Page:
The full text of Garber’s message appears at the bottom of this post.

His nod to shortcomings is striking. It arrives at a time when the present crises may be stimulating broader thinking about universities’ status and performance in the current social and political context. Coincidentally, President emeritus Derek C. Bok, who has been among the foremost analysts and constructive critics of higher education in recent decades, has just completed his newest book, Attacking the Elites: What Critics Get Wrong—and Right—about America’s Leading Universities(Yale University Press, scheduled publication February 27). In an essay for The Chronicle of Higher Education published last week reflecting on recent events and drawing upon the book, Bok probed “Why Americans Love to Hate Harvard.”There, he emphasized elite universities’ foundational contributions to society, but also outlined growing public disenchantment with these and other institutions. He pointed to increasing incursions on schools’ basic academic prerogatives (to determine who teaches, what they teach, how they teach, and whom they admit to study). And he sketched increasingly sharp critiques of certain admissions practices and, importantly, of “the predominance of liberal and liberal-leaning professors, especially in social-science and humanities departments,” to the extent that “there is an important body of conservative thought that is now nearly or completely absent on the faculties of many eminent universities.” He called the latter a problem that is “especially difficult to correct” (although he suggests ways of doing so that do not impinge on universities’ essential, “rigorous standards for making faculty appointments”). That trend probably has a lot to do with the increasing polarization of attitudes about higher education along partisan lines, and the hostility that Harvard and peer institutions now face.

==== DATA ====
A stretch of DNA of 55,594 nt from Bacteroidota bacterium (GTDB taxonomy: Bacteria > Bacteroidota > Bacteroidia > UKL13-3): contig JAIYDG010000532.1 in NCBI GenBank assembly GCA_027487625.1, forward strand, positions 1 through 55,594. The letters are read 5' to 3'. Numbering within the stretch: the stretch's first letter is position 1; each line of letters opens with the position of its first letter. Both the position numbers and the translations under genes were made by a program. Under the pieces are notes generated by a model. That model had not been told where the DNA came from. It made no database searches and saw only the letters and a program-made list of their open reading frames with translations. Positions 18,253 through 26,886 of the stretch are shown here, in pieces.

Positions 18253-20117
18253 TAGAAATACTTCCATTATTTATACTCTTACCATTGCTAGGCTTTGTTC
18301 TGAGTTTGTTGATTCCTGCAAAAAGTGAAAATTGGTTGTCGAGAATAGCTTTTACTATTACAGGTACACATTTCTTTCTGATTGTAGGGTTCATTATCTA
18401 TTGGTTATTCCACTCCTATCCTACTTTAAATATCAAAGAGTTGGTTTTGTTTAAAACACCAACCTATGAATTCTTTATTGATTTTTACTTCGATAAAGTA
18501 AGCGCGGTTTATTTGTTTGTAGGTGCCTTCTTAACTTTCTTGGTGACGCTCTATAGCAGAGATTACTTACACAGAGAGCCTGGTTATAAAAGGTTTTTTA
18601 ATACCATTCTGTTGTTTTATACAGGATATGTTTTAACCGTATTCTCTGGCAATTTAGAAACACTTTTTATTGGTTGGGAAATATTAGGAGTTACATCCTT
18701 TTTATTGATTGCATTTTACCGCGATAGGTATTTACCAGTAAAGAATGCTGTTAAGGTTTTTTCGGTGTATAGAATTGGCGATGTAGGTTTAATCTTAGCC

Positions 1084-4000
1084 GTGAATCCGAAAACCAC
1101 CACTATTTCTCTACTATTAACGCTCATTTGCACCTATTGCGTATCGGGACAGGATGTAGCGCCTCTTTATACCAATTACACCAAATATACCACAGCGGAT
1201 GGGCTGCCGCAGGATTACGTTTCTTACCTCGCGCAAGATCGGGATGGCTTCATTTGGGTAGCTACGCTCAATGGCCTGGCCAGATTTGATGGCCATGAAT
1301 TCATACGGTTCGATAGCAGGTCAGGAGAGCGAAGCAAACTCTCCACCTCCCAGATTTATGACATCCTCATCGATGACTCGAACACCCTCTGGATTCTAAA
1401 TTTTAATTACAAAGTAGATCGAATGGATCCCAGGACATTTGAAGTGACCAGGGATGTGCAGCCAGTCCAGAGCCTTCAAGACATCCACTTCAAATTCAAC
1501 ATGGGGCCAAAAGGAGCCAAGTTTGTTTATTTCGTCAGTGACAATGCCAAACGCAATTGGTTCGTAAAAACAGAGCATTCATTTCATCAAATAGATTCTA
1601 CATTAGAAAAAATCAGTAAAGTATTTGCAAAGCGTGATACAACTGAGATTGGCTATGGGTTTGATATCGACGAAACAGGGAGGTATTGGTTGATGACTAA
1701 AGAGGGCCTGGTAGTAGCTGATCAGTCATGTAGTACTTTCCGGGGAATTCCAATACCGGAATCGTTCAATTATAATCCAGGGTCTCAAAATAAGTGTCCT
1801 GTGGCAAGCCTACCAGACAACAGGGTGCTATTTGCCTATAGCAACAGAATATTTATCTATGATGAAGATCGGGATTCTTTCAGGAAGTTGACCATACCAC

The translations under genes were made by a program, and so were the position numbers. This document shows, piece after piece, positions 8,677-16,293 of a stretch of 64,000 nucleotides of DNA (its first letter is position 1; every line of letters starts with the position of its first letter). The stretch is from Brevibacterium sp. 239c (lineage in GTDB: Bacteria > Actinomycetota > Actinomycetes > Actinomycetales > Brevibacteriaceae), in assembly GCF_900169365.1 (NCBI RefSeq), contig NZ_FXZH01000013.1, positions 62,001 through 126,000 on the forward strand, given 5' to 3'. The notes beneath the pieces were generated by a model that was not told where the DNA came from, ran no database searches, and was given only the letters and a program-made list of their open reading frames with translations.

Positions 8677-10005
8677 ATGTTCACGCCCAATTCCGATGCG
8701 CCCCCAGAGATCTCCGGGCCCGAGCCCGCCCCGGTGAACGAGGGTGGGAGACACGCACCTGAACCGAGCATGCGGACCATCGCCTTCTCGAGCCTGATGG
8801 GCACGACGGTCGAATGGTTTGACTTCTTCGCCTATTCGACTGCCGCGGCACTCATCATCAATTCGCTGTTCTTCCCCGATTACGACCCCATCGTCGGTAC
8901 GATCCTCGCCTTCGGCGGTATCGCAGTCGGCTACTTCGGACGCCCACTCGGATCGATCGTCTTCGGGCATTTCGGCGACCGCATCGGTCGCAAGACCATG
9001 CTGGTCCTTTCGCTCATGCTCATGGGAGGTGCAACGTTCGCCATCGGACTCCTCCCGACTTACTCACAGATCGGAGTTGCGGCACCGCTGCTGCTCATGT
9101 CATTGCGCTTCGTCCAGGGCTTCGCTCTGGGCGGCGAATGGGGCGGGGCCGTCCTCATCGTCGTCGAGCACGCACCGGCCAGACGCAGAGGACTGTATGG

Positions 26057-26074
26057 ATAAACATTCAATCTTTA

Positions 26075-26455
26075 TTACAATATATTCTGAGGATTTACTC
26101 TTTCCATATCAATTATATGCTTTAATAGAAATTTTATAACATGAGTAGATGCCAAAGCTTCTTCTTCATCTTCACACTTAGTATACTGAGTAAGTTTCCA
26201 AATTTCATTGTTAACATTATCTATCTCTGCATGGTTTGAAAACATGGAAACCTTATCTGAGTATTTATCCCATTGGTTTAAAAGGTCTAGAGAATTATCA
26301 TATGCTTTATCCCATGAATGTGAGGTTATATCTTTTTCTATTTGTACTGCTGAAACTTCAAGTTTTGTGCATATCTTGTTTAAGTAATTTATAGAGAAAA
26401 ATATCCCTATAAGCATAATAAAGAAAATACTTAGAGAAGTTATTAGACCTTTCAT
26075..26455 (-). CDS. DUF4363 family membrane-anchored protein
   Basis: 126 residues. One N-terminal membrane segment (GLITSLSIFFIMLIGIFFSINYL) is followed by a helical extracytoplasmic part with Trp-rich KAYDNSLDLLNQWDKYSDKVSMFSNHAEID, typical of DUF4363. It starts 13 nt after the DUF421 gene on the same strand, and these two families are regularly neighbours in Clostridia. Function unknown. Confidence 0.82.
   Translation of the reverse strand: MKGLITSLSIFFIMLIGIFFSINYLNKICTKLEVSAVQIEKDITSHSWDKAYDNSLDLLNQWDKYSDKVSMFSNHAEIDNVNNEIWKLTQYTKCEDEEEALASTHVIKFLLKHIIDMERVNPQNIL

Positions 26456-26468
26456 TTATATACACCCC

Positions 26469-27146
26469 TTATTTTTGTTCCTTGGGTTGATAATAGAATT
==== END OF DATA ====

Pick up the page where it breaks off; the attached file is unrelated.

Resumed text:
Garber and the Harvard Corporation have an immediate agenda, to assure that the University has interim leadership in place. But larger debates are clearly stirring as well.

Interim President Alan Garber’s message:

Dear Members of the Harvard Community,

We have been through an extraordinarily painful and disorienting time for Harvard. Since I first arrived here as an undergraduate in 1973, I cannot recall a period of comparable tension on our campus and across our community. That tension has been exacerbated by concerns about how we address and combat antisemitism, Islamophobia, and other forms of bias; safeguard free expression; and foster a climate of mutual understanding. We have been subjected to an unrelenting focus on fault lines that divide us, which has tested the ties that bind us as a community devoted to learning from one another.